PENSACOLA, Fla. — After a gut-wrenching selection process, Ensign Pierce A. Stinkfeld was chosen as a student naval aviator, sources confirmed today.

Stinkfeld, who graduated last year from the University of Missouri with a double major in flatology and ungulate digestion, was also enrolled in Naval ROTC where he received rank honors.

“I’ve been preparing for this my whole life,” Stinkfeld said as he sniffed the air. “From those clumsy days of crop-dropping in Ms. Stummerfurz’ third-grade class to winning the state ‘North by Northwest’ award as a high school junior, I’ve been dusting off home plate since I was in diapers. Now, I’m ready to throw caution to my recently-released wind and have a career in the U.S. Navy.”

Stinkfeld noted that he’s exploring various fleet aircraft options.

“I’m looking at rotary wing because of the awesome downdraft,” he said. “But I’m also considering the F-35 for its killer afterburner turbofan. I can really foul up an enemy’s day with that.”

Stinkfeld is also looking forward to getting his callsign.

“I bet it will be something cool like ‘Danger’ or ‘Snake,’” he said with an overconfidence normal reserved for newly-commissioned American heroes.

However, instructor pilots seemed certain that Stinkfeld will be forever known as ‘Beefwalk.’”

“Don’t quote us on that,” said one. “But it’s in the fart jar, so to speak.”

Stinkfeld was last seen arguing with the station commissary manager over adding more selections of asparagus, gummi bears and beans.

“It’s for everyone’s digestive health,” he said right before hustling up the baby food aisle for no apparent reason.

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Air Force

Fans excited for final season of Afghanistan

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BAGRAM, Afghanistan — Fans of Afghanistan, already America’s longest running drama, are excited for the premier of the final season of the conflict, whenever that may be.

A media darling at launch, Afghanistan has suffered from low viewership since the first season but remains a powerhouse moneymaker with an annual budget of almost $45 billion. Producers initially promised large, exciting battles and decisive story lines but thus far have had issues delivering consistently. Fans of the show place the blame for many of those issues on producers insisting the show split air time with spinoff drama Iraq.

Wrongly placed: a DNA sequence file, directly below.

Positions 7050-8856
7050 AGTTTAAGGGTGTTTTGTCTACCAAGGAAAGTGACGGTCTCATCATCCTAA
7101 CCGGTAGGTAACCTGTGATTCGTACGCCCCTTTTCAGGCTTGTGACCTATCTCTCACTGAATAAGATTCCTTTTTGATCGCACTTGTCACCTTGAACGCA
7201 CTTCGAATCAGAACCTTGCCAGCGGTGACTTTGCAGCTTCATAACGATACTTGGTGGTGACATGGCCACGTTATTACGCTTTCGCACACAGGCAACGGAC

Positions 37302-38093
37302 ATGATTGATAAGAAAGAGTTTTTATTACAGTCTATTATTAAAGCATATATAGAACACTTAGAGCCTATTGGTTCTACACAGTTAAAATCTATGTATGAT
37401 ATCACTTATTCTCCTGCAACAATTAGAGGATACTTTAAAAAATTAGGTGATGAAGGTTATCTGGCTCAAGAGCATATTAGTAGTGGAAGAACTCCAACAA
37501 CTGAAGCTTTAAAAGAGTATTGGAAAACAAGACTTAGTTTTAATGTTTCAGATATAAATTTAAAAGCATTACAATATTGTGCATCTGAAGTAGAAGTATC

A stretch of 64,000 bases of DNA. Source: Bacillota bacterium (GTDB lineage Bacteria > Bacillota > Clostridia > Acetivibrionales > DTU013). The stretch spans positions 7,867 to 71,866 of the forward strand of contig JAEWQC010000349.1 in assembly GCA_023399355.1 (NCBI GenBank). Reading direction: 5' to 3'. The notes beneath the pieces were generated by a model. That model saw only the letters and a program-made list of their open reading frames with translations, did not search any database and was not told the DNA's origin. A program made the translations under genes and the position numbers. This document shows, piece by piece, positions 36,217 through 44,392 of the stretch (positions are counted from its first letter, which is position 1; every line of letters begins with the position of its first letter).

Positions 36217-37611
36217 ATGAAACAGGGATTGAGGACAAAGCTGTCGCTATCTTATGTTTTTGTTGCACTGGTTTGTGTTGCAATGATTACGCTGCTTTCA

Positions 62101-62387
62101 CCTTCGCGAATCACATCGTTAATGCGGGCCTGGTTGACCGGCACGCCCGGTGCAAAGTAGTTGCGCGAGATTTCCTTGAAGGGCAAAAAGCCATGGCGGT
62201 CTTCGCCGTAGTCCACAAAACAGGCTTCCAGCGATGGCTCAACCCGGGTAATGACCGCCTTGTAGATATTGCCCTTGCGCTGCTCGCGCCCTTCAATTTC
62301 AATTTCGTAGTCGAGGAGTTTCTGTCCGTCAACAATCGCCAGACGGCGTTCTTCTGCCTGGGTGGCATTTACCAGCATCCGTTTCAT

Despite the small TV audience tuning in, a large number of Americans (about 14,000 at present) physically attend the conflict every year hoping to take part in events as they unfold.

However, many of these participants express discontent over the direction the show has taken and feel the program has been dragging for the last decade or so.

“I was skeptical at first because there had been a Russian drama about Afghanistan, but in the first few seasons, this felt very different. And when they surprised everyone by killing off Bin Laden in season 10, that was amazing,” said Capt Mike Watt, currently deployed to Sharana. “But l feel like lately it’s been the same story line every season. Just lazy writing all around.”

A quick audit of recent years supports Watt’s argument. Plot devices like COIN, blue on green insider attacks, and meeting with local leaders that end up accomplishing nothing have become repetitive. Despite these issues, there remain a strikingly large number of subplots and unanswered questions. So many in fact, that writers and executive producers have expressed that they can’t imagine wrapping this up even if they have 10 plus more seasons.

Regardless, fans remain excited for the final season whenever that may be. An online poll among attendees on who will end up on top received hundreds of thousands of votes and came back with a landslide victory for write in candidate “I don’t give a fuuuuuuck.”

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Air Force

Service chiefs really tired of this Congressional committee’s crap

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The military’s service chiefs have been tired, but never tired like this. (Source: National Guard Bureau)

WASHINGTON — The Defense Department’s service chiefs are massively weary of this stupid Congressional committee hearing, sources confirmed today.